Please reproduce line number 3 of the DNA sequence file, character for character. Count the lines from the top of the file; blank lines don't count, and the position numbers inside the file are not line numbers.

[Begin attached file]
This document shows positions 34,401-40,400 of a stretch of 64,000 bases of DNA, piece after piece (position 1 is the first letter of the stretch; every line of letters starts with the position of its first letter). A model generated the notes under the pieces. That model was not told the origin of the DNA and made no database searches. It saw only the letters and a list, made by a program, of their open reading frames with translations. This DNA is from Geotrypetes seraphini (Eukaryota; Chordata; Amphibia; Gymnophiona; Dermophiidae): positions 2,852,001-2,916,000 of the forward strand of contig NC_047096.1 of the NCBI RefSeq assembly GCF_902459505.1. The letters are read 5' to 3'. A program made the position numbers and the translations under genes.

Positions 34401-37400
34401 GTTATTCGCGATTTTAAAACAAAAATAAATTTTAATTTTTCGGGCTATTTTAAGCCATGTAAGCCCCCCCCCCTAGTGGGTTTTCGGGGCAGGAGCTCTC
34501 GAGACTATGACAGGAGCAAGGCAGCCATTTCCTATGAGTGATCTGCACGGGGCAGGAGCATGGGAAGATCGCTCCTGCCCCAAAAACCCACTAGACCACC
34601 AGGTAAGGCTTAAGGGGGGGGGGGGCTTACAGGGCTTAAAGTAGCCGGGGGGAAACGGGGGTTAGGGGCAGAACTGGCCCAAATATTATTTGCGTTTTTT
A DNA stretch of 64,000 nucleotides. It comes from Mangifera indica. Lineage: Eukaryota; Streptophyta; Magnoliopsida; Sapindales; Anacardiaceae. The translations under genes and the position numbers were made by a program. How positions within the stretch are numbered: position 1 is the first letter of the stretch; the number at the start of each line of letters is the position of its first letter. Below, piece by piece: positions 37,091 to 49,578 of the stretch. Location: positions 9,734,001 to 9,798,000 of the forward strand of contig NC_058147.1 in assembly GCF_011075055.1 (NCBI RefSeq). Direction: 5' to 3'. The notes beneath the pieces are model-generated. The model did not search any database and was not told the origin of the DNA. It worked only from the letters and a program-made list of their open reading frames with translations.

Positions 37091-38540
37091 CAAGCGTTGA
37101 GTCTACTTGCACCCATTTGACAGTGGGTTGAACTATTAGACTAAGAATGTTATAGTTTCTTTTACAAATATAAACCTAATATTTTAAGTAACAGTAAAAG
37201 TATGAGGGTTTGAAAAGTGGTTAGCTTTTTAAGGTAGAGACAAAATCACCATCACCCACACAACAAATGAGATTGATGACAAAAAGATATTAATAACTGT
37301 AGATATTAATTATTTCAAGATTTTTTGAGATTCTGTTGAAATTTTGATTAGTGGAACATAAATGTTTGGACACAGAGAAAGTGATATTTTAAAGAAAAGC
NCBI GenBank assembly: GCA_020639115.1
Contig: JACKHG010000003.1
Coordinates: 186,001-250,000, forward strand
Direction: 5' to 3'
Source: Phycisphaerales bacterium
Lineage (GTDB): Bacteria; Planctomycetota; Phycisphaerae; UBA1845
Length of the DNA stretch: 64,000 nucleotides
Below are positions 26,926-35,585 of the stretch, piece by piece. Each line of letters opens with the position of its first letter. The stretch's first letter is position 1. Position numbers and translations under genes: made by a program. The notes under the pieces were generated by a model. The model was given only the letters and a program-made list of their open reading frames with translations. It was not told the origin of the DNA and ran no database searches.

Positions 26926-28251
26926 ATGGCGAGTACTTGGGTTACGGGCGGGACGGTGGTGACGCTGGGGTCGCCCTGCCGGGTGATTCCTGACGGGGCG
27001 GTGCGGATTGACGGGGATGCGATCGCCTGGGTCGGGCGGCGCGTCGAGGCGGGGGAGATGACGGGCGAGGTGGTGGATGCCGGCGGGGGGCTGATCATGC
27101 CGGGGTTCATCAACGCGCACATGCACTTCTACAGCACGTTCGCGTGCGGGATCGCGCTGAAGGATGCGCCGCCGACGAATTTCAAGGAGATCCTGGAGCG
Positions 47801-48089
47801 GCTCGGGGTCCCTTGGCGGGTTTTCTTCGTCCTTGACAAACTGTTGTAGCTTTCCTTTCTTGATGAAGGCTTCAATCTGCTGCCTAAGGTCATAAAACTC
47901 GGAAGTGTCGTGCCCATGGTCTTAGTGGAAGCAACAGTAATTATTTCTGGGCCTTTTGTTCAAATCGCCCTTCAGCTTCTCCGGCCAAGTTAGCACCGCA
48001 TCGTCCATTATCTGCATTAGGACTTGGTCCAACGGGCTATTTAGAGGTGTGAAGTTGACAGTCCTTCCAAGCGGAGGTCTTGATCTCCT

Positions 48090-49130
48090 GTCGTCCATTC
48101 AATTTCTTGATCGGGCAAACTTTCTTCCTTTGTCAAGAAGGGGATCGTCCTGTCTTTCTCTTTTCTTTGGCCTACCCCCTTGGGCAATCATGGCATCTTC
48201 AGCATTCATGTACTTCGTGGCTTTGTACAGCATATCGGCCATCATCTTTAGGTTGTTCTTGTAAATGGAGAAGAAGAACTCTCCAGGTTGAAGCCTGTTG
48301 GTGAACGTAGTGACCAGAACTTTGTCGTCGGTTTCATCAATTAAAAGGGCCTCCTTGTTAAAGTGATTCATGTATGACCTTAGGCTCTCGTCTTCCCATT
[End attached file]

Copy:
34401 GTTATTCGCGATTTTAAAACAAAAATAAATTTTAATTTTTCGGGCTATTTTAAGCCATGTAAGCCCCCCCCCCTAGTGGGTTTTCGGGGCAGGAGCTCTC